The son approached the table. Picked up the dollar and put it in his pocket, put the Bibe under his arm, picked up the whiskey and drank it.The wise man said " on no, he is going to be a politician"

I haven't seen a lot to change my opinion over the years. Our presidents since Eisenhower have not shown me much. :Lyndon gave us Vietnam, and inspite of a lot of very brave men, inclufding classmates and my good friend Digger O'Dell, we lost a lot of good people for nothing. Bush gave us the Mid East and that is still costing us. So I am somewhat jaded.

As to race I remember  when our school was integrated. Issac Robinson came out for football and he was one of the best on our team. On our way to El Paso to play a game we stopped in Portales NM for dinner. Issac was refused service and asked to leave the restaurant. We all got up and walked out with him. The owner could not change his mind quick enough and asked us all to come back. That was the day I understood the color green was more powerful than black, and that sticking up to what was fair was worth the effort.

Our class has had many outstanding and successful men and women. We also have had or share of less shining stars.One of my good childhood friends died in prison. So we have a mix of people top to bottom.

But, lets not speak bad of the dearly departed.

How to make America Great Again?  I don't believe that putting the wealth of our nation in the hands of the top 2 or 3% will get us close. Mexico did that for years and years and never did get Great Again, nor has any country with a small or weak middle class been very great.

I thnk that over the years our country has produced some great leaders in times of crisis but not messiahs, they are outstanding but still human with the same weakness we all have, so I don't worship them, or put them on pedestals, I   have deep respect for them and thanks for what they have done, but if our country evers starts thinking about kings or annointments by God we are in real trouble.

I think what made Borger good was the friendships developed. Friends are there and alway reach out with no questions asked. We all have them and that is one of the most important things we can posses.. When we reach out to help others as best we can, everyone becomes greater. Sounds corny I guess but the friends I am lucky to have helped me and still do. Haven't seen any messiahs get up close and personal.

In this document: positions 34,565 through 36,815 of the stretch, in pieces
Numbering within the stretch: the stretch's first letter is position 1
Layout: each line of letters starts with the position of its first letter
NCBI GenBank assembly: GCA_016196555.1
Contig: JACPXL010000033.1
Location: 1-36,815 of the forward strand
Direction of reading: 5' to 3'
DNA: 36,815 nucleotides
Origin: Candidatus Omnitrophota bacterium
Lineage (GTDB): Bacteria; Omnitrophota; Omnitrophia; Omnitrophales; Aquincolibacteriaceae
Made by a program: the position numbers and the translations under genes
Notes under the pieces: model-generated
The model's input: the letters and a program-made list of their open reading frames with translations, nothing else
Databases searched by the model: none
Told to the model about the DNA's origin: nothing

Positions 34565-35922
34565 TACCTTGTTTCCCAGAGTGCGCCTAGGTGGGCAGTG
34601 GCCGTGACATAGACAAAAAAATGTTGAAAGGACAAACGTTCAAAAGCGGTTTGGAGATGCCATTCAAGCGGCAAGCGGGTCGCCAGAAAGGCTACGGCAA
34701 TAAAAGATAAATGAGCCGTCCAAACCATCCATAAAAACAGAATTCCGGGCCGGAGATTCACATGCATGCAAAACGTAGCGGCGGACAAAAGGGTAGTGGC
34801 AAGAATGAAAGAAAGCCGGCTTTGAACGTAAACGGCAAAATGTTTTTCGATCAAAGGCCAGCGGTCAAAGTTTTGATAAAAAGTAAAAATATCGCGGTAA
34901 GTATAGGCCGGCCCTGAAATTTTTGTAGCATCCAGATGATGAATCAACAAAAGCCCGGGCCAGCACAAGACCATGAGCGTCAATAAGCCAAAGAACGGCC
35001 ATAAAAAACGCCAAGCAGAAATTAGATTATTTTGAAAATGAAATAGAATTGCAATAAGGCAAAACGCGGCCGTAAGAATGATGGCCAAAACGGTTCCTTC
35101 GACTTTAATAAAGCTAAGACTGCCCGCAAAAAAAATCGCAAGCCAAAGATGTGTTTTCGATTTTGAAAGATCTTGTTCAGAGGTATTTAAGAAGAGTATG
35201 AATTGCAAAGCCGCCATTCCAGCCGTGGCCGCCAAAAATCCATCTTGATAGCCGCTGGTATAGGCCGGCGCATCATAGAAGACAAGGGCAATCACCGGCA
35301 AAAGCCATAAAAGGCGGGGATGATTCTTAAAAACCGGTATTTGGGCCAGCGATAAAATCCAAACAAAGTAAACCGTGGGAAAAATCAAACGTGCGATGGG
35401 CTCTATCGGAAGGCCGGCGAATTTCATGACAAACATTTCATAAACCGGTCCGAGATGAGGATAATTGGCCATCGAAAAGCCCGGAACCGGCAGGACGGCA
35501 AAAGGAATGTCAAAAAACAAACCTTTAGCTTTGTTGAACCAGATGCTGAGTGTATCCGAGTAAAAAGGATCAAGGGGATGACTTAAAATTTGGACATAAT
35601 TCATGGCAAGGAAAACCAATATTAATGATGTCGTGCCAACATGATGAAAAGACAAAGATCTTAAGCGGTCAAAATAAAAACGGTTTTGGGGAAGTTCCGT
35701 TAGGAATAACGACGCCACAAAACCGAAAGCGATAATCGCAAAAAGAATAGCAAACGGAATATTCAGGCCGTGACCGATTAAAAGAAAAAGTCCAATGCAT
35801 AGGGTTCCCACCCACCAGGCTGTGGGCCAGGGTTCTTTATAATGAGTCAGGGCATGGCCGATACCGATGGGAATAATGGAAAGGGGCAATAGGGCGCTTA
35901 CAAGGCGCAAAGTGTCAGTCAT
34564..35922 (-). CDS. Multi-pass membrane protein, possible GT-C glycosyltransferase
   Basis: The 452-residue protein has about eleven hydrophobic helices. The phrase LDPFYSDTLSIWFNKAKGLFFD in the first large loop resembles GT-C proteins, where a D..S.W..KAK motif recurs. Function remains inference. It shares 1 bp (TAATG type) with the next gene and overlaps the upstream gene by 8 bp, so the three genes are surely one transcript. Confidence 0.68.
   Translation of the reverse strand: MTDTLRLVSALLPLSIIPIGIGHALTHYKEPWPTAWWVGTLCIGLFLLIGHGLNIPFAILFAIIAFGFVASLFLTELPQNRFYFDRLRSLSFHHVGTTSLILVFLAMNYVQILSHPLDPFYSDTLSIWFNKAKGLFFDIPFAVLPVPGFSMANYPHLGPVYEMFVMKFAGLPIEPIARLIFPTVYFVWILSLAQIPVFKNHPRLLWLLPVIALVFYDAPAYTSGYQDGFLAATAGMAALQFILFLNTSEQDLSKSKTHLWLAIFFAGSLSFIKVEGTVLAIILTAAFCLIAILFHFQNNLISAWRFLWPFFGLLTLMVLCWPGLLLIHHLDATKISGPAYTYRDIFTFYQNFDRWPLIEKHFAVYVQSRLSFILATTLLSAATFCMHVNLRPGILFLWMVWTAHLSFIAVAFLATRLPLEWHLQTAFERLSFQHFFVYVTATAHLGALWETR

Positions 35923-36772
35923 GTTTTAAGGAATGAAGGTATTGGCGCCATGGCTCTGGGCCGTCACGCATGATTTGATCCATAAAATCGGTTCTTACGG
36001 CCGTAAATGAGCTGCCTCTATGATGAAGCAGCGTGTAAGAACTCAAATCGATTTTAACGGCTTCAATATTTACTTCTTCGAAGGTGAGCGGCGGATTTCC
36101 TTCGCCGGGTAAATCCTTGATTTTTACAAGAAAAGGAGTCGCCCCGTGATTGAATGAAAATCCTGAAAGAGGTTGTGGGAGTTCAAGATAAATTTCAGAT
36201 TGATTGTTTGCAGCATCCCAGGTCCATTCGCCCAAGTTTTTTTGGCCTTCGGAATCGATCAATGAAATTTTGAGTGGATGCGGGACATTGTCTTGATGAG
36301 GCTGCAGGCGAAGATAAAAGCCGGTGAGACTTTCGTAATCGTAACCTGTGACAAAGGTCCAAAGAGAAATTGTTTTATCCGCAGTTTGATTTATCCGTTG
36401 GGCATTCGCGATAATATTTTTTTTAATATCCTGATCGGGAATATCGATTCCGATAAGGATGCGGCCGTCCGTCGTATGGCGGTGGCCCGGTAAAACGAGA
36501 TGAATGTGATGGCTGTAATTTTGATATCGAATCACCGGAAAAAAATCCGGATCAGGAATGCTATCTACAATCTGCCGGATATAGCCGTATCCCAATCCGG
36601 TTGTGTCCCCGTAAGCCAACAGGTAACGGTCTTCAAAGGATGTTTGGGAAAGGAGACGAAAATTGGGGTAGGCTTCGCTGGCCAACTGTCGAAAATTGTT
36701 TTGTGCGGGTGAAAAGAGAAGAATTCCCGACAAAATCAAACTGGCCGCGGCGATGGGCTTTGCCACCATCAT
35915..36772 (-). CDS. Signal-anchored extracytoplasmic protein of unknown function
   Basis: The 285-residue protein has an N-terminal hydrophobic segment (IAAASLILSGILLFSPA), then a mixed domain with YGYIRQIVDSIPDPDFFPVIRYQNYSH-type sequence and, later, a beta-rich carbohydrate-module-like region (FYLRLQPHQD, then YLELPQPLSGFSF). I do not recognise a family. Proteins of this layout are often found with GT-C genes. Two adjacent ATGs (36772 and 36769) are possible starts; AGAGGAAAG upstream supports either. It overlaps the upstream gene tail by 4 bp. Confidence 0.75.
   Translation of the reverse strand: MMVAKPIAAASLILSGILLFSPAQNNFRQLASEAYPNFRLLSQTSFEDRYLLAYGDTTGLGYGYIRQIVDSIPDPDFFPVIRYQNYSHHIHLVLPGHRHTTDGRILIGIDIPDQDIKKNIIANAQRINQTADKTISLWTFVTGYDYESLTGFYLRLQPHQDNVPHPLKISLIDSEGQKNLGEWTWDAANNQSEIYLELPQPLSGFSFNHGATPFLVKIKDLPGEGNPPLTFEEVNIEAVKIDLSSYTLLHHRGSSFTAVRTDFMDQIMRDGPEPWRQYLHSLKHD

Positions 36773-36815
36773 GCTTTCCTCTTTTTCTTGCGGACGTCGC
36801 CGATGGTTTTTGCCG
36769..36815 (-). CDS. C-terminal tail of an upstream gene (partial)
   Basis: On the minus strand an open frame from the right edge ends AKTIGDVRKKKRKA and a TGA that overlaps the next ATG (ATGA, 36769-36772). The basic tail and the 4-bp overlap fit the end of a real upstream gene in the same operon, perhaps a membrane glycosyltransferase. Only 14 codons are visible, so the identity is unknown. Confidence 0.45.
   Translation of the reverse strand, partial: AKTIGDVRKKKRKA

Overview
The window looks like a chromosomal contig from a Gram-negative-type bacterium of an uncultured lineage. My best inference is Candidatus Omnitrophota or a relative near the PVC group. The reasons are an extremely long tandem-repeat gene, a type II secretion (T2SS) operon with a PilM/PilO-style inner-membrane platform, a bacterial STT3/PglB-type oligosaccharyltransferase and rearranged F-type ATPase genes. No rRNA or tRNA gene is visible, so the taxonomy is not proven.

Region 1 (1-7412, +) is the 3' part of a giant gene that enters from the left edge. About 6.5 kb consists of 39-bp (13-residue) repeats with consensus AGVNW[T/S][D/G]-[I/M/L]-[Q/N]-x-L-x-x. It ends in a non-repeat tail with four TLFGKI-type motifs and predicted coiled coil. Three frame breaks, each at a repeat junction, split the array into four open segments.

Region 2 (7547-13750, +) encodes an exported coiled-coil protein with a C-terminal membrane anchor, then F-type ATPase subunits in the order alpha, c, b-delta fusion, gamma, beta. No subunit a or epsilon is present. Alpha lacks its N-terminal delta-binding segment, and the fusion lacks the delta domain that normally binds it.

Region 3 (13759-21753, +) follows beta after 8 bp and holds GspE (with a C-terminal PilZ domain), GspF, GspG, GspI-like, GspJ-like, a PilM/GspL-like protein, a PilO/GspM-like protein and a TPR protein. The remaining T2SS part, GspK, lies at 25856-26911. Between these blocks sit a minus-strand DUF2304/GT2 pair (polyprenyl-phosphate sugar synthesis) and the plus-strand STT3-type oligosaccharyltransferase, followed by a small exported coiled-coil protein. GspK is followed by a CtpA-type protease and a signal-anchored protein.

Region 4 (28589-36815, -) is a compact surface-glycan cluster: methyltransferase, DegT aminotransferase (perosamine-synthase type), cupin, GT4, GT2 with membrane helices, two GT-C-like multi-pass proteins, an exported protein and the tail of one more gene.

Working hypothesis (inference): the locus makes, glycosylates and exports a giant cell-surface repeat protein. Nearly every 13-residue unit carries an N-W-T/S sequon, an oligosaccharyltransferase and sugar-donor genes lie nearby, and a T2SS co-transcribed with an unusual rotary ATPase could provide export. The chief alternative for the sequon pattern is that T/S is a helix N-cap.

Now I have shown by limited intelligence, but do appreciate you very much. Bob West



10/01/19 10:19 AM #32    


Robert Poston


Looking forward to your book, which is enroute. Thanks for your sharing and insight.

Best to you and your family.

Bob Poston

04/01/20 02:33 PM #33    


Edith Guynes (Stanley)

Banana bread would be a good use for all those bananas! I only buy two bananas at a time, because I like them fairly green and more than two get too ripe for me before I can get them eaten. In fact, lots of times I choose only a perfect one and eat it in the car on the way home!

Thanks for the good story, Dan!!


04/01/20 03:29 PM #34    

Carmen Evans (Lewis)

Dan, I agree with Edith.  And I have a very good banana bread recipe which my good friend Julie Lauritzen shared with me in 1998.  I will send it to you. Try it sometime and then enjoy it.  

Our neighbors and friends as well as my Mah Jong group, card group and book club group love this bread.  

Our granddaughter ate our second to last slice just a little while ago as she loves it.   Brittani and I will be making pumpkin bread this afternoon because our bananas are not yet ripe enought to be used in said recipe.





04/01/20 08:14 PM #35    


Edith Guynes (Stanley)

Dan, I should add that I never make banana bread or any other kind, but when I tell people I only buy two bananas because otherwise they get too ripe for me, they always suggest banana bread!


04/02/20 01:34 PM #36    

Lorean Holloway (Thompson)

banana pudding made from scratch in microwave in 8 minutes ---delivered to people in jail (quarantined) .Thanks to truck drivers and farmers we still have milk and butter to make this.  

06/18/20 01:27 PM #37    


Edith Guynes (Stanley)